A day in Parliament: Kate Oliver, STEM Finalist 2018
On the 12th of March I went to Parliament, for the second time in my life, this time accompanied by a rolled up piece of A1 paper. I was going to ‘the major event bringing early career researchers and parliamentarians together’, STEM for Britain*.
This poster session, now in its 21st year following its founding by Eric Wharton MP, invites around 50 exhibitors in each of Physics, Chemistry, Mathematics, Engineering and Biological sciences to explain their work to the employees of Parliament and a panel of expert judges. Five of us from Bristol had been selected to present – around a third of applications are successful – all in different categories, and we had been preparing our two-minute pitches for a few weeks, with the help of our supervisors, university support staff, and patient friends. Continue reading
In an era before the dawn of pesticides and mechanisation, an all-female workforce was employed to “disinfect” and harvest Italy’s rice crops. These Italian rice weeders may be a thing of the past, but they have a remarkable political legacy.
Italy was, and remains, Europe’s largest rice producer. The rice weeders, known in Italian as “mondine”, could be found knee-deep in flooded fields from May until July, across Italy’s “rice belt” which spans the northern regions of Piedmont, Emilia Romagna, Lombardy and the Veneto. In my ongoing research, I study oral histories of rice weeders who worked between 1940 and 1965, collected from several interview projects and documentaries. Continue reading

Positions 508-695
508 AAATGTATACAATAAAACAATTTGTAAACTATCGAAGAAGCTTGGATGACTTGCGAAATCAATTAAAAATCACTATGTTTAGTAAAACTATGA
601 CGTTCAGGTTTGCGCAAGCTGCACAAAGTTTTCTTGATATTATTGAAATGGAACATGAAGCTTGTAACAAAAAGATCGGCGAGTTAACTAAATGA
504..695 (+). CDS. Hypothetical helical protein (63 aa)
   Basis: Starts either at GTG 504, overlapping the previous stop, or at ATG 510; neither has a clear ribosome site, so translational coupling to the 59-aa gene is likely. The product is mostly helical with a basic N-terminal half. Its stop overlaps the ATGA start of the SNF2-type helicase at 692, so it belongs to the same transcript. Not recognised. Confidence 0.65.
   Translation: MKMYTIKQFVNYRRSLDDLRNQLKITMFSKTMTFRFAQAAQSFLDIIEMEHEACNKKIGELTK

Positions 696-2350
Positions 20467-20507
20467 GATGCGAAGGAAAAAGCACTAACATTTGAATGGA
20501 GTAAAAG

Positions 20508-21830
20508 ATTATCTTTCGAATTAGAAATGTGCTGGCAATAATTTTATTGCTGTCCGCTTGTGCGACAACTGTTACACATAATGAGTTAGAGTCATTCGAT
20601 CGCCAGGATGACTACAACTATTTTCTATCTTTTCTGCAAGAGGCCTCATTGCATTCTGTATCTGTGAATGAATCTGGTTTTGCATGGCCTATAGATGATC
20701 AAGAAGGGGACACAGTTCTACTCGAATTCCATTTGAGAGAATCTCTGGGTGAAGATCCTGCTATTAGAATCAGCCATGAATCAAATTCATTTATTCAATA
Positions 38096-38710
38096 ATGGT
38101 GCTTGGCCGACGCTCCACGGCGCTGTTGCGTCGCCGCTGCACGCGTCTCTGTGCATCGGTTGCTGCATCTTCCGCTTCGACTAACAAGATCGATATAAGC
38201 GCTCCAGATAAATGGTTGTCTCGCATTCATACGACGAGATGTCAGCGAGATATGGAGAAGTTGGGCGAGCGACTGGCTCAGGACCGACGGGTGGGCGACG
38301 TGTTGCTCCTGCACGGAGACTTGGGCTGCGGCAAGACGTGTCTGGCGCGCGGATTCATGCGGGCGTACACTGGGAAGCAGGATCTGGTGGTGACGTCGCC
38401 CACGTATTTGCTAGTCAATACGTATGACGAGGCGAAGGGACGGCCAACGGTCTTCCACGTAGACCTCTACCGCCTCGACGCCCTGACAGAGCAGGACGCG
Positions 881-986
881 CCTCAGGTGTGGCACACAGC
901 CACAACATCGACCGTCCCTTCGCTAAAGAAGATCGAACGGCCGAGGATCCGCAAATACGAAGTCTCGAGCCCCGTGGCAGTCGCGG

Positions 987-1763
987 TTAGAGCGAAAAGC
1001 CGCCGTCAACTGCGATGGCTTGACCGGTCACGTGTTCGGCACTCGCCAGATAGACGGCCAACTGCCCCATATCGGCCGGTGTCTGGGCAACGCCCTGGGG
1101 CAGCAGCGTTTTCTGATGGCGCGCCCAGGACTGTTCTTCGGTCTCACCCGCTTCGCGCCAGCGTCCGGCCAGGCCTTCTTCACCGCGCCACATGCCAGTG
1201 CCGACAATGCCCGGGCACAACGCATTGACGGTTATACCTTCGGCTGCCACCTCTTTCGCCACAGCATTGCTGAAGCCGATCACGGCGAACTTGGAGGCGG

Don Lane’s employment contract for his work as a courier described him as an “independent contractor”. This meant he was neither an “employee” nor a “worker”, so not entitled to legal rights such as protection against dismissal, paid holidays, or statutory sick pay.
The 53-year-old also suffered from diabetes, and had previously been fined £150 by the delivery firm he worked for for missing work to attend a hospital appointment. He died in January 2018 after working through the Christmas season despite his illness. Continue reading
Few topics in the NHS have provoked as much controversy as the use of external management consultants. They provide advice on strategy, organisation and financial planning, and help implement new IT systems and other changes.
While some claim that this brings much needed improvements, critics question their value – particularly at a time when the NHS is strapped for cash. Even Patrick Carter, recently charged with reviewing NHS efficiency, admits that he has “a bugbear with employing management consultants”. Continue reading
The European Commission will advise the leaders of the 27 EU member states meeting at the European Council on December 15 to proceed with the second phase of Brexit negotiations. It judges there has been sufficient progress on the three key issues that it insisted should constitute the first phase of talks. Those are citizens’ rights, the Irish border and the UK’s financial settlement.
That doesn’t mean that a final solution has been achieved on any of these issues – just that there is enough common understanding between the EU27 and the British government to continue to the next phase of negotiations.
So, what next? Expect more of the same: time pressures, a well-choreographed approach from the EU leadership and a weak British government gradually converging with the European position. Continue reading